New York State Court of Claims

New York State Court of Claims

MACEDO v. THE STATE OF NEW YORK, #2008-033-320, Claim No. 112884, Motion Nos. M-75236, CM-75339


Case Information

Claimant short name:
Footnote (claimant name) :

Footnote (defendant name) :

Third-party claimant(s):

Third-party defendant(s):

Claim number(s):
Motion number(s):
Cross-motion number(s):
James J. Lack
Claimant’s attorney:
Law Offices of Lawrence P. BiondiBy: Lawrence P. Biondi, Esq.
Defendant’s attorney:
Traub Lieberman Straus & Shrewsberry LLPBy: Jeffrey Briem, Esq.
Third-party defendant’s attorney:

Signature date:
December 23, 2008

Official citation:

Appellate results:

See also (multicaptioned case)


This claim is brought by Jonas Macedo (hereinafter "claimant") due to alleged violations of the New York State Labor Law. The claim alleges violations of Labor Law §§200, 240(1) and 241(6). The accident took place on June 20, 2005, on the Long Beach Bridge, Long Beach, New York.

Defendant seeks to dismiss the claim pursuant to CPLR 3211 and Court of Claims Act §§10 and 11. In the alternative, defendant moves this Court for summary judgment pursuant to CPLR 3212[1]. Defendant argues the claim fails to state with specificity the location of claimant’s accident.

Claimant opposes defendant’s motion and cross-moves for partial summary judgment based upon his claim pursuant to Labor Law §240(1).

The requirements of the Court of Claims Act are jurisdictional in nature and must be strictly construed (Lurie v State of New York, 73 AD2d 1006, aff’d 52 NY2d 849). The purpose of these requirements is to give the State prompt notice of an occurrence and an opportunity to investigate the facts and prepare a defense. There must be sufficient detail to enable the State to investigate (Schwartzberg v State of New York, 121 Misc 2d 1095, aff’d 98 AD2d 902). Pursuant to the Court of Claims Act, a claim must include the time when and place where the claim arose, the nature of the claim, items of damage or injuries sustained as well as the total sum claimed. If the original document does not include all that is essential to constitute a claim, the document is jurisdictionally defective (Grande v State of New York, 160 Misc 2d 383). The claim is subject to dismissal and “a lack of prejudice to the State is an immaterial factor” (Byrne v State of New York, 104 AD2d 782, 785, lv denied 64 NY2d 607).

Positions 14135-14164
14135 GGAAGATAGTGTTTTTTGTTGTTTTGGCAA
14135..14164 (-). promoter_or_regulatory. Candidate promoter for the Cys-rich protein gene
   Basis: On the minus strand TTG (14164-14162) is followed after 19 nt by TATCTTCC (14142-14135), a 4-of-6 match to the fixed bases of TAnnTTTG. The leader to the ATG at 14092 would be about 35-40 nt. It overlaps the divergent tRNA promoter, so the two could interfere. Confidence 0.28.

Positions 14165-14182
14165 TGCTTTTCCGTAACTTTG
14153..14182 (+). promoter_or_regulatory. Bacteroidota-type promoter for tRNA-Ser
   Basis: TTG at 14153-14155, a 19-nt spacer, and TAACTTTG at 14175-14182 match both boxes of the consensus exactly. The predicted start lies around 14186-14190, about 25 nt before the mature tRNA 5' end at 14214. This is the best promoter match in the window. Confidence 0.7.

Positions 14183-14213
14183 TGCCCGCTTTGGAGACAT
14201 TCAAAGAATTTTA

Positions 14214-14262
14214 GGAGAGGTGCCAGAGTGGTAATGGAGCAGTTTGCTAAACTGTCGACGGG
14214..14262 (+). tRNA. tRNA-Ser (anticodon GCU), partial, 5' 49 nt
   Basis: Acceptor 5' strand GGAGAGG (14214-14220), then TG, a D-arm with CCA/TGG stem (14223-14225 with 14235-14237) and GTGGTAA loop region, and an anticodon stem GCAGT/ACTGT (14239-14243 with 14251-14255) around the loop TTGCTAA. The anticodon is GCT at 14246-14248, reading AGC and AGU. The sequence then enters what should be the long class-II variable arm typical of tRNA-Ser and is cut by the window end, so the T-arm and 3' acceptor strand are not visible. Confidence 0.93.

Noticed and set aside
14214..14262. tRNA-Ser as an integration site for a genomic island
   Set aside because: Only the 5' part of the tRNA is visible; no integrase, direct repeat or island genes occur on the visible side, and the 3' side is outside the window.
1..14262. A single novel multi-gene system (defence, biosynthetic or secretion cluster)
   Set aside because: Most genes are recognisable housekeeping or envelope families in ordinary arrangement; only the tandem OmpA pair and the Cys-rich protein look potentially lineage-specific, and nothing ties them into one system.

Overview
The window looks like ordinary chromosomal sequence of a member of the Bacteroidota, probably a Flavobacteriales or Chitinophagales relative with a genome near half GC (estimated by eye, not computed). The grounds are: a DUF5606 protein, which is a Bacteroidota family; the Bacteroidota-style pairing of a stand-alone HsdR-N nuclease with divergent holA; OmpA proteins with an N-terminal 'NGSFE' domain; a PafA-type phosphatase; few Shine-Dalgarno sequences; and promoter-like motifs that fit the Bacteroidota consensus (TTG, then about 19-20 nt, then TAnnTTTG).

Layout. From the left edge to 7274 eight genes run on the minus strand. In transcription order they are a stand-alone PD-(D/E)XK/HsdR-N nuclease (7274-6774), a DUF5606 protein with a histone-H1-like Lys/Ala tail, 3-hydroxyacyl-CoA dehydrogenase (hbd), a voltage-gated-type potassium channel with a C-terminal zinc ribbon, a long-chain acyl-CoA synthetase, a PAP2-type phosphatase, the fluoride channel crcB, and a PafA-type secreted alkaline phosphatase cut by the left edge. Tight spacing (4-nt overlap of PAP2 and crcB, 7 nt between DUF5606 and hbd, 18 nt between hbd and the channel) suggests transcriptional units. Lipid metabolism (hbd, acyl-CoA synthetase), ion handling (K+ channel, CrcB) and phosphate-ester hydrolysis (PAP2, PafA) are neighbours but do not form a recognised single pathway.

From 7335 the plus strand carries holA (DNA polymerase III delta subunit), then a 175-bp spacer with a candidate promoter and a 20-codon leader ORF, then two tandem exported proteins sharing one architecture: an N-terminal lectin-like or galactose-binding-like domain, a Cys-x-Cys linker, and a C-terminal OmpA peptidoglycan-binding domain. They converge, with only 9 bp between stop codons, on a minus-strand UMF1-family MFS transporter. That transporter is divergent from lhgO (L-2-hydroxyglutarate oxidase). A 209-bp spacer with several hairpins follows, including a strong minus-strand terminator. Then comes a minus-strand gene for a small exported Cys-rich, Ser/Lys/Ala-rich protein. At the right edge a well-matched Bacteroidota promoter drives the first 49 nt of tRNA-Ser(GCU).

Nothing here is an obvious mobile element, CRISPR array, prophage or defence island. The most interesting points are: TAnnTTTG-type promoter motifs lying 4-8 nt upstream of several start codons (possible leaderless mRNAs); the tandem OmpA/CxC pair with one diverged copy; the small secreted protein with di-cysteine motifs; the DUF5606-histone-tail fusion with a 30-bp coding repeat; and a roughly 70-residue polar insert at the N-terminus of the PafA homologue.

It is well settled that absolute exactness is not required, only a statement with sufficient definiteness to give the defendant an opportunity to investigate the claim (Heisler v State of New York, 78 AD2d 767). “The statement must be specific enough so as not to mislead, deceive or prejudice the rights of the State . . . Conclusory or general allegations of negligence that fail to adduce the manner in which the claimant was injured and how the State was negligent do not meet its requirements” (Heisler at 767 - 768). The location of the accident must be sufficiently identified to enable the Defendant to conduct a meaningful investigation (Grande).